With the advances of the phone camera is there a place for the DSLR and mirrorless cameras with interchangeable lenses today?

You will hear many say the DSLR is dead and that even the mirrorless is on the way out due to the smart phone technology.    Do smartphones cameras work well, are they good enough?  There is the iPhone, Samsung and Huawei that come to mind as being the popular smartphones that most will talk about when referring to camera capability.  

Of those three the Huawei P30 Pro is likely the top of any of them with its 40 megapixel camera sensor and low light capability as well as the Leica lens.  So lets focus on that for a bit.  The Huawei, unlike many smartphone cameras allows you to control aperture, shutter speed and ISO making it seem like an amazing camera by any comparison.  At first glance a friend in Barrie who has one and shared the images made them look amazing.  At least enough to make me want to dig a bit deeper.  

Digging a bit deeper – one might think the Pro mode would allow full control but it did not.  Yes I could change shutter speed and ISO but the aperture remained at f/1.8!!  Typical of a lot of phone cameras and not that good at all.  But maybe there are 3rd party apps to fix this.  The only way to change aperture appeared to be by entering the aperture priority mode.  It did go quite low in aperture – but considering the tiny size of the lens that still is not a huge amount of light.   However in aperture priority mode the 40 megapixel size seems to be unavailable to the user.  Maybe I need to look a bit more.  

For zoom it does appear to have a very tiny optical zoom and then that is augmented by digital zoom.  Better than most cell phone cameras but still a serious compromise.  

The camera is a bit confusing to use but it is an amazing upgrade from the competition today.

How are the images?  Well as long as you don’t plan to print and enlarge them then they look great.  High quality images they are not – but then again high quality images are from high quality lens glass and there is only so much physics allows one to do with a tiny lens size.  

The same goes for the sensor, pixel size matters and the larger the pixel pitch generally the higher the dynamic range and the better the low light ability and low noise ability.    And yes they have as may pixels as some of the best DSLR and mirrorless cameras – but the quality is just not there.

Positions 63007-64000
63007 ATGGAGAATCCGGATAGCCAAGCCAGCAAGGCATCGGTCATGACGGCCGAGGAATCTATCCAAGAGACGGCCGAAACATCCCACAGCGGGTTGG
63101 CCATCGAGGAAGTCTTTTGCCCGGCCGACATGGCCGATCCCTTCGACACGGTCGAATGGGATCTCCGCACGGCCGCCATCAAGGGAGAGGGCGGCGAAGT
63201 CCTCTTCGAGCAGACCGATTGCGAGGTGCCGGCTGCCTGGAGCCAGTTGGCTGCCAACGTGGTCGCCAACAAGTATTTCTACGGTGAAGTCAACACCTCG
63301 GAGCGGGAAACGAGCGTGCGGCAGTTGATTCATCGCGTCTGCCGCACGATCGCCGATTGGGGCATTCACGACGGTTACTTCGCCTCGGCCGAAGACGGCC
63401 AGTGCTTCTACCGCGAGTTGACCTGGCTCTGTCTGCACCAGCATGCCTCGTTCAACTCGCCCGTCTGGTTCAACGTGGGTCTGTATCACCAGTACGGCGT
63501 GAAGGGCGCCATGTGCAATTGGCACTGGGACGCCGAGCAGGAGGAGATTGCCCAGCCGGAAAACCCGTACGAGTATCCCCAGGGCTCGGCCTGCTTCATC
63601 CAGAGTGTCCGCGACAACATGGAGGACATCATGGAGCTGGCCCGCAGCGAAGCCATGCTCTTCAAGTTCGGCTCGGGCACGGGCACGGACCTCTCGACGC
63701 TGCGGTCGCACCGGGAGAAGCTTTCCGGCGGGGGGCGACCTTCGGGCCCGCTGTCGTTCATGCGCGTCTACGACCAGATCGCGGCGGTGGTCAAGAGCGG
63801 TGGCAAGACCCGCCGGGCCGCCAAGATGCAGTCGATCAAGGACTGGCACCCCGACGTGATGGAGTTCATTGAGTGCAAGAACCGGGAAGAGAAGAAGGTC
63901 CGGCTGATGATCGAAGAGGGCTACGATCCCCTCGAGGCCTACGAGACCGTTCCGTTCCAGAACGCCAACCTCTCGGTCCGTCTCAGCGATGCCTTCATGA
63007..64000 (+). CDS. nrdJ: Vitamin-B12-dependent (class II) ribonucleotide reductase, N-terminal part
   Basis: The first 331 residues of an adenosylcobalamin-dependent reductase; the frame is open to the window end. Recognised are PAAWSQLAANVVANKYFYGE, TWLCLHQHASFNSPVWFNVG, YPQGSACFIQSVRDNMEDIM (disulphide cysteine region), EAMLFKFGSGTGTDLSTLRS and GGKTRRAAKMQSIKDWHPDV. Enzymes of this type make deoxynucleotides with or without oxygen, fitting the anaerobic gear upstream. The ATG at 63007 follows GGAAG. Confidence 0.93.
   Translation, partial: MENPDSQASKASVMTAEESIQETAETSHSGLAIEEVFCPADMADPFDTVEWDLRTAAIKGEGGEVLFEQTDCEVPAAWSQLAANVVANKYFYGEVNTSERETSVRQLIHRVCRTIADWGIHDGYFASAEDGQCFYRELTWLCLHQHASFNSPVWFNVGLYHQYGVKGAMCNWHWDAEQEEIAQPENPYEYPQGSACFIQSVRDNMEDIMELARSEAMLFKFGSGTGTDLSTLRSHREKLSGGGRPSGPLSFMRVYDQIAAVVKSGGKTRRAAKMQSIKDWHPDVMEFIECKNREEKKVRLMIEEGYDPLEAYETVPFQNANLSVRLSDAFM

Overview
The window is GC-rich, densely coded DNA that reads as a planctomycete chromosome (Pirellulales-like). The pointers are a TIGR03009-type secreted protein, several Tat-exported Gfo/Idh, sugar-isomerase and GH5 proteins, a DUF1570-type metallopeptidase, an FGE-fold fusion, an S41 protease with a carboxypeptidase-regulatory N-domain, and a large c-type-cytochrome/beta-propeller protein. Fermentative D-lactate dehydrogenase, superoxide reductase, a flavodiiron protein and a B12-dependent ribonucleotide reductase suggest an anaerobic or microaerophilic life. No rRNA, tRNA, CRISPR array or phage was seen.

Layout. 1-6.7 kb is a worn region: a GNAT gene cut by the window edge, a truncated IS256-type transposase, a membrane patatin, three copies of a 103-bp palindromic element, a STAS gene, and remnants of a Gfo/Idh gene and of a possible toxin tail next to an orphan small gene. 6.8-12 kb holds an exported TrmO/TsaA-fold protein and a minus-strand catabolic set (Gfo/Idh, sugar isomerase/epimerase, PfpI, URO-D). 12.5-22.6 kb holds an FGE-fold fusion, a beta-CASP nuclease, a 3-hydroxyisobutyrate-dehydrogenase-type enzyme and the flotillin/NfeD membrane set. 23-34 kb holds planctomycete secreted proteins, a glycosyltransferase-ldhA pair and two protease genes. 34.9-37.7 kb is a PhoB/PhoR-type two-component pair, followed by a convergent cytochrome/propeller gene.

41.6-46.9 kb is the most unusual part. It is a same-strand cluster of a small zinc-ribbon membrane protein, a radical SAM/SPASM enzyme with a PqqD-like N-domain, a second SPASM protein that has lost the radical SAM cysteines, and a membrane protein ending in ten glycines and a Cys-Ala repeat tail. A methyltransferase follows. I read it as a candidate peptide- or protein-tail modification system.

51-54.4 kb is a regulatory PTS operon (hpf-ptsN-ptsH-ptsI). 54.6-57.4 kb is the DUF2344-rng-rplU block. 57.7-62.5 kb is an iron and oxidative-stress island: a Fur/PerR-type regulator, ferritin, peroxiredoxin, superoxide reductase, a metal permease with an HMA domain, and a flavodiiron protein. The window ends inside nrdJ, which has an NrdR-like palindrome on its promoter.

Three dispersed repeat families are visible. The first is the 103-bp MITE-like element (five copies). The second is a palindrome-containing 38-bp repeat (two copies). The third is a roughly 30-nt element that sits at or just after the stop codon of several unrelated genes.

Yes the pixels are larger than on an iPhone and do perform better than an iPhone but still only a fraction of even the smallest DSLR or mirrorless pixel size.  This limits their ability and they simply will never be as sharp as a DSLR or mirrorless camera.

However the limitations are physics and a representative from Google said they were pretty much at the limits on physics which is likely true.   However they are attempting to overcome the limitations of physics with computers.  Google called it computational photography – others call it AI or AIS.  Essentially they are taking multiple images very fast, very under exposed with a single shutter click and then stacking these images to increase dynamic range and reduce noise.   There is also the sharpness however and while the system can apply sharpening I am not sure that it will ever get as good as quality lenses.

For some, many in fact the cell phone camera is good enough and even for me as a vacation camera or one to carry with you all the time it will do the job.  It is fine for everyday family events, birthday parties and memories.  But it will never replace a good photograph with a good camera and good lens.   It will get closer as AI gets better – but so will the sensors and capabilities of DSLR’s and mirrorless.  

So if you have a camera in your phone, use it, enjoy it and share the photos. If you are a purist and want the best, sorry to say you still need the bigger sensors and bigger lenses – we have not found a way to fool physics yet and likely never will.

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